Out of Control Policy Blog

Gov. Jindal Offers First "No Thanks" to Stimulus Money

Since the ARRA was signed last week, there's been a lot of discussion on whether or not governors would be willing to accept the full package of the stimulus money coming their way, with the many attached strings it brings.

Well speculate no further, as Louisiana Governor Bobby Jindal has become the first governor to "just say no" to stimulus money, in an effort to avoid higher taxes and unsustainable spending down the road. From the Governor's press release:

Today, Governor Bobby Jindal announced that the state will not change its law to use a part of the $787 billion federal stimulus bill that would result in an unemployment insurance tax increase on Louisiana businesses. The Governor also announced that the state will use a provision in the legislation to increase state unemployment benefits for recipients by an extra $25 per week, and reaffirmed his acceptance of the transportation funds included in the bill to fund shovel-ready transportation priorities in the state.

Governor Jindal said, “Our state is facing a serious budget situation and it would be irresponsible to enter into an expansion of benefits right now that would ultimately increase taxes on the very businesses we are working to support during these tough economic times. The federal money in this bill will run out in less than three years for this benefit and our businesses would then be stuck paying the bill. We must be careful and thoughtful as we examine all the strings attached to the funding in this package. We cannot grow government in an unsustainable way.

“I strongly suggest that other states also look closely at this provision in the bill so they can also avoid ultimately passing on a significant tax to businesses that will be left paying for this expansion of benefits when the federal money dries up.

“We will use those provisions, however, that help our people and our businesses in their time of need, in a way that does not add an undue burden to the current financial situation in our state. For example, we will use a part of the legislation that will increase unemployment benefits through our existing unemployment benefit system by $25 a week to recipients, and DOTD Secretary Bill Ankner has already proposed a plan for putting the federal transportation funds in the bill to work as quickly as possible. We have shovel-ready projects ready to go. We already invested hundreds of millions of dollars in one-time surplus funds in transportation projects here last year, and if the legislature agrees to a plan, these one-time federal funds will build on that critical investment.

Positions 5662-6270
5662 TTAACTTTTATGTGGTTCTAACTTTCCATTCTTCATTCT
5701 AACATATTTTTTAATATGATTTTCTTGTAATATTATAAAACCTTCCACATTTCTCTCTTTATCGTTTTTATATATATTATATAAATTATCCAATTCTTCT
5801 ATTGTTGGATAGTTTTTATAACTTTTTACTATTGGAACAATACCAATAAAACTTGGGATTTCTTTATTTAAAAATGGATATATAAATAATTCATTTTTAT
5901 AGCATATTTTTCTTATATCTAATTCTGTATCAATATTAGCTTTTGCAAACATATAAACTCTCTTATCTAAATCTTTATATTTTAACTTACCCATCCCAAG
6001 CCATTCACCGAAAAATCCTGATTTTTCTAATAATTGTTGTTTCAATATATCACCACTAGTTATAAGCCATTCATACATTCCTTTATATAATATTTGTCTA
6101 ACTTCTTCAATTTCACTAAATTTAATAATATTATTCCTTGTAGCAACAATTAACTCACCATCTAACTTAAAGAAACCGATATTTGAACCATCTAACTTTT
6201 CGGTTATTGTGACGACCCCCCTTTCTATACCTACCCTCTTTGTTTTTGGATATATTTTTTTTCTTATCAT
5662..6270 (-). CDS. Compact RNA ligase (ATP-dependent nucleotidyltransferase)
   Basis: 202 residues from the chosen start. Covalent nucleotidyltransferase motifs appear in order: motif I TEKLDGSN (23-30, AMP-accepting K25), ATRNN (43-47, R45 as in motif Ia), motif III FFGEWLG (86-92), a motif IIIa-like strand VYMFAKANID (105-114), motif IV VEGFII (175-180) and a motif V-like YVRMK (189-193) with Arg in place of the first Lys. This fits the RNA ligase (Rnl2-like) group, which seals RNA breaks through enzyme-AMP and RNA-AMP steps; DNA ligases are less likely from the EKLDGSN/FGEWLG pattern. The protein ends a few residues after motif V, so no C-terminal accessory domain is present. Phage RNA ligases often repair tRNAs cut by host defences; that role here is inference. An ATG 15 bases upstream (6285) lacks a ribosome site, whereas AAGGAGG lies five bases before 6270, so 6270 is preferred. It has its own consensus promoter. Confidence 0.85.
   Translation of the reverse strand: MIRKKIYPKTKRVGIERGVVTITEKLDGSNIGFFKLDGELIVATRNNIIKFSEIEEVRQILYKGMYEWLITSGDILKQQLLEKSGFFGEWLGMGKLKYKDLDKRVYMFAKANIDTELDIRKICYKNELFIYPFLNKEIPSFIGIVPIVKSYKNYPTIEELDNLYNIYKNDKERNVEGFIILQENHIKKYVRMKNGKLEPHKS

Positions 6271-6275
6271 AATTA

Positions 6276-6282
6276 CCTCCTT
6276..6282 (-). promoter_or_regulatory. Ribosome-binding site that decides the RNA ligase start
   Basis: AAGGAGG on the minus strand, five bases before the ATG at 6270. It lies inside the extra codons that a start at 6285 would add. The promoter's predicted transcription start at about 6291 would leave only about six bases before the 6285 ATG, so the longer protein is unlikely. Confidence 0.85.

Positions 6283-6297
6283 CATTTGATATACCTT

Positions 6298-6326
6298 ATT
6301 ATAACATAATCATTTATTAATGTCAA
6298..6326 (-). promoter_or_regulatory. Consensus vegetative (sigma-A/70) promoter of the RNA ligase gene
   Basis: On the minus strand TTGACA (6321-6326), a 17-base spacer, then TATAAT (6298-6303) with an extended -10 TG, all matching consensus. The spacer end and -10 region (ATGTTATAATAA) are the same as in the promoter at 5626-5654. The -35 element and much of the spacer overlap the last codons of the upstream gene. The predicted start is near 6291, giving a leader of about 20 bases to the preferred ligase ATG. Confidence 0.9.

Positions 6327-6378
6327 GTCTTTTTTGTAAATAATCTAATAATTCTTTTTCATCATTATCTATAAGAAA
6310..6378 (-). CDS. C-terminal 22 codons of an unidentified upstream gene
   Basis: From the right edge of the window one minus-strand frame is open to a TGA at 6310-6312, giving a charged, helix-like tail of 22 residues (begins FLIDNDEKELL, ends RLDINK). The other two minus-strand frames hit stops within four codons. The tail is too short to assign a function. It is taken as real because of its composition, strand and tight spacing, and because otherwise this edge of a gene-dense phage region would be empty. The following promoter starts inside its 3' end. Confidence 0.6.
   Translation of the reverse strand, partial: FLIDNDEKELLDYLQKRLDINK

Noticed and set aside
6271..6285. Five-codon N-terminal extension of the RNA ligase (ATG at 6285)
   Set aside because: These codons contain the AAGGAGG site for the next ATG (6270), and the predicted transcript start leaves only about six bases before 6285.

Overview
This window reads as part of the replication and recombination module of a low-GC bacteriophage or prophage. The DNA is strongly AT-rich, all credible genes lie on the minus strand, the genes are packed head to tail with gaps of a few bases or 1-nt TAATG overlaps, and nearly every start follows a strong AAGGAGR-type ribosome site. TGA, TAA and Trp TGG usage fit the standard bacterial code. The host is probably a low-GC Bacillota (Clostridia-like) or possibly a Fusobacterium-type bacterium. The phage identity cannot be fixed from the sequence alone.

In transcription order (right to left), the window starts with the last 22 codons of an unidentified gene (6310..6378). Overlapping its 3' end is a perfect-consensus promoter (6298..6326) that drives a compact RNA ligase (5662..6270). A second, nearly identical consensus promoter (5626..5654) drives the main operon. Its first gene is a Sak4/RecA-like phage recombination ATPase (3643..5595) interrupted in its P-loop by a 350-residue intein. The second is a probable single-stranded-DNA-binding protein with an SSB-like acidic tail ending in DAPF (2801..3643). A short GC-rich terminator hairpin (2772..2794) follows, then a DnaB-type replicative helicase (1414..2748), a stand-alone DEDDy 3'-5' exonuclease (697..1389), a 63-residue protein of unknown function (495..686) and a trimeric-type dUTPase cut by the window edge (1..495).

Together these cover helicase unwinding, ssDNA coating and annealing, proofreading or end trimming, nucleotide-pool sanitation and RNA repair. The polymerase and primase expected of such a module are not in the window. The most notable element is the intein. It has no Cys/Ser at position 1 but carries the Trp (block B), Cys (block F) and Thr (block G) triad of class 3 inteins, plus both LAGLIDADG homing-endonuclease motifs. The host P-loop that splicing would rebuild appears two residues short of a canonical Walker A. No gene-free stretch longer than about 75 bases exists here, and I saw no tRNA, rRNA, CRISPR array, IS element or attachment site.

“We are continuing to review the strings attached to the funds coming to Louisiana in this legislation. I have instructed each state agency to look closely at all the provisions in the bill.”

Explaining why expanding unemployment insurance coverage is a non-starter:

The Governor said the state will not use a portion of the stimulus package that requires the state to change its law to expand unemployment insurance (UI) coverage to qualify for up to $32.8 million of the federal stimulus funding because it ultimately would result in a tax increase on Louisiana businesses. Qualifying for the $32.8 million provision is a precondition for being considered for another $65.6 million of federal unemployment insurance funds in the federal package, which would also require permanent changes to Louisiana law and additional annual spending.

According to the Louisiana Workforce Commission (LWC), based on claims filed during 2008, the $32.8 million would run out in under three years and from that point on, the state would be required to pass along the cost of more than $12 million a year for supporting this expansion of benefits to Louisiana businesses.

In fact, if the national economic downturn worsens its effect on Louisiana’s economy and unemployment figures increased in the state, the cost of this stimulus provision on Louisiana businesses could increase even further beyond the calculated $12 million annual price tag.

Governor Jindal said, “Increasing taxes on our Louisiana businesses is certainly not a way to stimulate our economy. It would be the exact wrong thing we could do to encourage further growth and job creation.”

Kudos to Governor Jindal for opening the door to what I hope are many more similar responses across the country.

Leonard Gilroy is Director of Government Reform


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